I don't know the last time you dealt with cat litter and litter boxes, but there have been some dramatic advances with both. Clumping litters and crystal litters all but eliminate the smell completely. And without spending a lot, you could get one of these rolling litter boxes that mean you wouldn't even need to scoop. (Caveat: I haven't used one of these, but I know people who love them.) That said, there is the possibility that you get a fussy cat that doesn't like certain types of litter. So while I can't guarantee that you won't have problems, I'm pretty confident that with a bit of experimentation you can find a solution that both you and the cat are happy with.
I am a firm believer in keeping cats indoors; they are safer and live far longer than their outdoor counterpart. That said, if you're want to adopt a cat from a shelter, you'll be giving it a far better life, even if you let it outdoors, than it would have in the shelter for the rest of its life. So if the choice is between having no cat and adopting a cat that you allow outdoors, go for the second option.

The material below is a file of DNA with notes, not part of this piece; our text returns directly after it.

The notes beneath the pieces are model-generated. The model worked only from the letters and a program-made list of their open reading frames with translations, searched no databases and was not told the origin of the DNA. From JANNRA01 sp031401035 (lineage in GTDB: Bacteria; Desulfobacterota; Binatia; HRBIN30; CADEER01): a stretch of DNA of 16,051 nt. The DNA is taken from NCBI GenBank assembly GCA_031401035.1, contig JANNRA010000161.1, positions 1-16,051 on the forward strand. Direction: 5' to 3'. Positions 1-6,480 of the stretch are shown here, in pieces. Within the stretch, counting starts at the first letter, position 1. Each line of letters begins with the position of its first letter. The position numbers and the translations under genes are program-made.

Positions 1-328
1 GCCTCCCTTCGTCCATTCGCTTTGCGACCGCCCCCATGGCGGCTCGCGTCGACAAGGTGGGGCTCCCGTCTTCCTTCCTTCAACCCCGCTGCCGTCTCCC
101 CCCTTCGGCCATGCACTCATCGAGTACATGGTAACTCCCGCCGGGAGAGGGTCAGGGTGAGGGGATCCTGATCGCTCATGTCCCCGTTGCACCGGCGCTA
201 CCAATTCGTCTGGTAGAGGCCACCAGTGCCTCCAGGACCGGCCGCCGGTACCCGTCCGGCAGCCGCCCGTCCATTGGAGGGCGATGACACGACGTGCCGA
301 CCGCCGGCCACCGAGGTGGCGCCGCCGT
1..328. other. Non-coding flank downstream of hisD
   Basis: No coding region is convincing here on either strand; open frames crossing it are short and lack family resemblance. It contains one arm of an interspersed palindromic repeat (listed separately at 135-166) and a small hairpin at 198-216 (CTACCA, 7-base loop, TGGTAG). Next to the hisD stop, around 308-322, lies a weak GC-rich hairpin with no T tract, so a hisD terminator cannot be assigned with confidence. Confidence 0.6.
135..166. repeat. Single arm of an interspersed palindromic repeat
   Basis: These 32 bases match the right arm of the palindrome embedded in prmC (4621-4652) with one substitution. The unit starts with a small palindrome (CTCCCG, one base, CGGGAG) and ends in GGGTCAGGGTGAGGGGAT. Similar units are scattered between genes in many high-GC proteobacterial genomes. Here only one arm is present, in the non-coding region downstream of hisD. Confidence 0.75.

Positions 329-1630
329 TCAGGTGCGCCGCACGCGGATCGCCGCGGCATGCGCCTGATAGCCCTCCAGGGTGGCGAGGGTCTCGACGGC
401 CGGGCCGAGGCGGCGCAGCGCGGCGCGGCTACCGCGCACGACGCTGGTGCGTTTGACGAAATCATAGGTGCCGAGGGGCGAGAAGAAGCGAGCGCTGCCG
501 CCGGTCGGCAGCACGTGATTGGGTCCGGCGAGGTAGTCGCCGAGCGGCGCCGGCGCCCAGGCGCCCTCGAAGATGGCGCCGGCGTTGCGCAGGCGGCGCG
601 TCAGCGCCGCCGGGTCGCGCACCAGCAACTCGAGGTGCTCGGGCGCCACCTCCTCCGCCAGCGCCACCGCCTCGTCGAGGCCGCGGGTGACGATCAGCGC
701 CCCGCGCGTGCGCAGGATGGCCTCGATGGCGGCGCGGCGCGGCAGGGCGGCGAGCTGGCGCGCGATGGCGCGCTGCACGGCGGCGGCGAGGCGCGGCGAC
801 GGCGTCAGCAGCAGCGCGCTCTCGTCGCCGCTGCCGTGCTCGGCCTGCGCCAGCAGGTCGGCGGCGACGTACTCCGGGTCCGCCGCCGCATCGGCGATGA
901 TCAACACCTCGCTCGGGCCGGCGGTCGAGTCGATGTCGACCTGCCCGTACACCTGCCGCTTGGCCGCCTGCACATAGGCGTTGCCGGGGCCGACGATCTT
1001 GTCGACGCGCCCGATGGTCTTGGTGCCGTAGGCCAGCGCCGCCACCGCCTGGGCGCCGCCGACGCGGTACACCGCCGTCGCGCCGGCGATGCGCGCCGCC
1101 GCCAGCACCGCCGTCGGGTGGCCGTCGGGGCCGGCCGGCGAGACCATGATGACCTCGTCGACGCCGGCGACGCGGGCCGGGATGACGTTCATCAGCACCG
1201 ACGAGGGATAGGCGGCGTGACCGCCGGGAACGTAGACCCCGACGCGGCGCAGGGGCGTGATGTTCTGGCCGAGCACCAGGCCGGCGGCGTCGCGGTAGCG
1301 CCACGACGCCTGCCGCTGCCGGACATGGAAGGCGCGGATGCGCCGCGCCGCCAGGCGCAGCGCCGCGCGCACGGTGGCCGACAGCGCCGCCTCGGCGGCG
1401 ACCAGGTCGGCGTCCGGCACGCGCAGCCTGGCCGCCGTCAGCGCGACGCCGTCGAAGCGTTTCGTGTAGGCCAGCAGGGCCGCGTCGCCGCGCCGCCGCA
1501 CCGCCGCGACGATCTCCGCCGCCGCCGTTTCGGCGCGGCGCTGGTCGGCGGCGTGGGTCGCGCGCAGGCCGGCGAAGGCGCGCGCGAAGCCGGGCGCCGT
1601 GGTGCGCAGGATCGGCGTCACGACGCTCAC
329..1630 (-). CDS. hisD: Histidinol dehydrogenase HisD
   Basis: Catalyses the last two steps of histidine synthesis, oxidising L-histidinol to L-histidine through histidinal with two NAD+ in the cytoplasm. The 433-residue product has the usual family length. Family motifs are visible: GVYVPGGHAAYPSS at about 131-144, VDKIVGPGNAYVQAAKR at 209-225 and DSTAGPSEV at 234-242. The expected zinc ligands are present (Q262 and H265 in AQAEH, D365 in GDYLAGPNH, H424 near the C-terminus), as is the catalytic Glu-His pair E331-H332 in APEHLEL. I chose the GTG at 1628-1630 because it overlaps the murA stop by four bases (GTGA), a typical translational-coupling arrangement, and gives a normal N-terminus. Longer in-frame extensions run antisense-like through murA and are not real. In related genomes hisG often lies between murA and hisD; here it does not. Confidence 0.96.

Also, most shelters will give you a trial period where you can return the animal if it doesn't work out. If you're not sure how well you can cope with the smell, you can use the trial period to find out. Or you can foster a cat for a limited period of time. That way, even if you find the smell objectionable, you know it's only for a short time.
Finally, don't underestimate the power of love. When you feel that unconditional love from an animal, cleaning up after it doesn't seem like nearly as much of a chore. I'm living proof. Frankly, I'm not a neat person, and my home is always a mess. I detest cleaning. But paradoxically, the litter boxes get scooped and cleaned regularly, and I don't mind litter duty.